Knowledge Base

Backscatter and spam

This article discusses backscatter, some possible ways to help reduce it, and why there is no easy way to resolve the problem.

What is backscatter?

Backscatter is a side effect of spammers sending forged bulk messages (spam) that appear to originate from valid e-mail addresses. Spammers do this to increase the likelihood of their messages getting through filters and reaching recipients. If spammers use e-mail addresses from your domain in their forged messages, you may receive backscatter.

The following steps outline how backscatter is generated:

  1. The spammer generates a message that contains a forged sender (FROM) e-mail address. The sender e-mail address is real and valid (for our example, we will use the fictional e-mail address [email protected]).
  2. The spammer sends the forged message to a recipient e-mail address that is not on the domain.
  3. The recipient's mail server rejects the message as spam, and sends a bounce notification to the supposed sender (in this case, [email protected]).
  4. Kelly's inbox at [email protected] now has a bounce notification message (“backscatter”) in it.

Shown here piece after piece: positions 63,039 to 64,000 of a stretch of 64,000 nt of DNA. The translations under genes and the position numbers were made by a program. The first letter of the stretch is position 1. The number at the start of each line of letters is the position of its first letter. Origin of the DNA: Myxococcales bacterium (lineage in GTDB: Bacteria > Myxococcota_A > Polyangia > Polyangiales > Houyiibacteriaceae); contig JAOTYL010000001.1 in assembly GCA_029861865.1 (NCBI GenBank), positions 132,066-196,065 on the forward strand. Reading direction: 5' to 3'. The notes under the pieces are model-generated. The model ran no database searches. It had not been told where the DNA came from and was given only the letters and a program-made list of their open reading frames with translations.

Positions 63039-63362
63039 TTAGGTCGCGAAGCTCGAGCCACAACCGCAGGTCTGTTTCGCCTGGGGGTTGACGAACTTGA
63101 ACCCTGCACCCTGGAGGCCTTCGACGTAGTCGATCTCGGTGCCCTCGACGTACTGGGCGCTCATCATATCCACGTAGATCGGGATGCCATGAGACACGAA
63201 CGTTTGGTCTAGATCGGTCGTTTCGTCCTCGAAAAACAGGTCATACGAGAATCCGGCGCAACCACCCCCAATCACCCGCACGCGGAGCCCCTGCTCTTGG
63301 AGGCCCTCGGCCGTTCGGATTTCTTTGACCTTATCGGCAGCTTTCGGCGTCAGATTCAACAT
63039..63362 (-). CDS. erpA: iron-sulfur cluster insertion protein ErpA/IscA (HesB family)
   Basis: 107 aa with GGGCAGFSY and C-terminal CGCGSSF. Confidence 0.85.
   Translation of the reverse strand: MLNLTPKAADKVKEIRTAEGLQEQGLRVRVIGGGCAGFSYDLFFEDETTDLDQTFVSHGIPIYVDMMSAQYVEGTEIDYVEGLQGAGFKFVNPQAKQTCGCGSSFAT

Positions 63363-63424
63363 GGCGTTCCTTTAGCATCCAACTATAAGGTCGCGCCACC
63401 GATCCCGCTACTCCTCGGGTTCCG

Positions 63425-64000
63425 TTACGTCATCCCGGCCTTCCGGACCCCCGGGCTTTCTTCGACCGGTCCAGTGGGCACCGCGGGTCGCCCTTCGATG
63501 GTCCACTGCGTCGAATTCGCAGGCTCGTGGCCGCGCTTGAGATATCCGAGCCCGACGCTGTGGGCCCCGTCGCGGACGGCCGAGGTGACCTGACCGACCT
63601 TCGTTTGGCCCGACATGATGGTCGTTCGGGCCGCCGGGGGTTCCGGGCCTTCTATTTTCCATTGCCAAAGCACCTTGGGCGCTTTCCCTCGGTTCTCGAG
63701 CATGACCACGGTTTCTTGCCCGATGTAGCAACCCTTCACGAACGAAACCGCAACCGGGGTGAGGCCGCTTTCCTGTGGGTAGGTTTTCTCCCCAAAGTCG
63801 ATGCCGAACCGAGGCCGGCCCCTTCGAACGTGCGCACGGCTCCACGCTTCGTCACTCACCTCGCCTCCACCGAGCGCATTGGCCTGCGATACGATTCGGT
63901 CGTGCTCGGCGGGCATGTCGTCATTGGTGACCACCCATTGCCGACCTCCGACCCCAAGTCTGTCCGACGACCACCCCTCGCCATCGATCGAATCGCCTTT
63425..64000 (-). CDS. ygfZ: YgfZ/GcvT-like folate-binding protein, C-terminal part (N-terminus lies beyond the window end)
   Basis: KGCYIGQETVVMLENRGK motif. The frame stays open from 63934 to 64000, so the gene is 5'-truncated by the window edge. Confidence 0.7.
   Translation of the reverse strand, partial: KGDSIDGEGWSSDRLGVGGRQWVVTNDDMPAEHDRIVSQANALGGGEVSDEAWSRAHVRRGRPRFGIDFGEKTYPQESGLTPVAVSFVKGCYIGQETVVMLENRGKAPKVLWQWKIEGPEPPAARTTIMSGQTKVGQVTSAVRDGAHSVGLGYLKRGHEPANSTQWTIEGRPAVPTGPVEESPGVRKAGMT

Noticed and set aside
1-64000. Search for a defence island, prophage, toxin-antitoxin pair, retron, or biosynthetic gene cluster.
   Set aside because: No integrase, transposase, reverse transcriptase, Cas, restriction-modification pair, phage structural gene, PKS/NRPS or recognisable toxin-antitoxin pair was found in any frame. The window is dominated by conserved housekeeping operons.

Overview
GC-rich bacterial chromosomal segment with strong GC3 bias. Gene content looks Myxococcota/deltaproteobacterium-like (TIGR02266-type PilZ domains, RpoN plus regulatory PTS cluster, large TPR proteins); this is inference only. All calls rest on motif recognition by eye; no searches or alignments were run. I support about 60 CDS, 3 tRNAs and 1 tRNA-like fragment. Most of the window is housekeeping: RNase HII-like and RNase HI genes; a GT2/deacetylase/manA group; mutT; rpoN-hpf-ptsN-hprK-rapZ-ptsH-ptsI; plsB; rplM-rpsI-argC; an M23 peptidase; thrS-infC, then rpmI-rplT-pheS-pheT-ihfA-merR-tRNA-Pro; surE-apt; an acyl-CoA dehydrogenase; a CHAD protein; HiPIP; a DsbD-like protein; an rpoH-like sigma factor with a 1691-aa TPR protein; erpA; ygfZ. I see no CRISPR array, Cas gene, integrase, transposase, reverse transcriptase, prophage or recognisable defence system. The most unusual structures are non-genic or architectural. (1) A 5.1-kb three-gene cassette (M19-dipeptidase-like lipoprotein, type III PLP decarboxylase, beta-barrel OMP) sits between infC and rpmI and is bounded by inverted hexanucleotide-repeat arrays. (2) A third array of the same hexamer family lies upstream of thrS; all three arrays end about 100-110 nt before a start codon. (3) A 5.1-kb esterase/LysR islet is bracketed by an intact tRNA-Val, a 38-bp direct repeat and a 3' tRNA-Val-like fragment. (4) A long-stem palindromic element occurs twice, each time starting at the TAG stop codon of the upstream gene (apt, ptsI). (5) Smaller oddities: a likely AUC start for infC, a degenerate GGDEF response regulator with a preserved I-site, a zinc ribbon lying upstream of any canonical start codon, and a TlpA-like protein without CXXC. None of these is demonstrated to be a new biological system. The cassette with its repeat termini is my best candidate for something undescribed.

This example scenario describes the process for one message, but spammers will usually send many, many messages. This generates a large number of bounce notification messages, all of which in this case go to [email protected].

Reducing backscatter

Because of how the SMTP protocol works, there is unfortunately no one single “fix” that can be done to eliminate all backscatter all of the time.

However, there are a few things you can do to help reduce the likelihood of receiving backscatter:

  • Minimize e-mail address collection: Try to avoid posting valid e-mail addresses on your website. There are many bots that crawl web pages searching for e-mail addresses. If your site content does not contain any of your e-mail addresses, it is less likely that spammers can use them as forged sender identities.
    Instead of posting e-mail addresses on your site, you can use a contact form. Alternatively, you can obfuscate an e-mail address to make it harder for bots to find it. In our example above, the [email protected] address could be published on a website as kelly [at] example [dotcom]. There are also JavaScript libraries available that can help mask e-mail addresses.
  • Enable Sender Policy Framework (SPF): Enabling SPF on your domain may help reduce backscatter, though unfortunately many e-mail servers do not actually honor SPF settings. For information about how to configure SPF for your account, please see this article.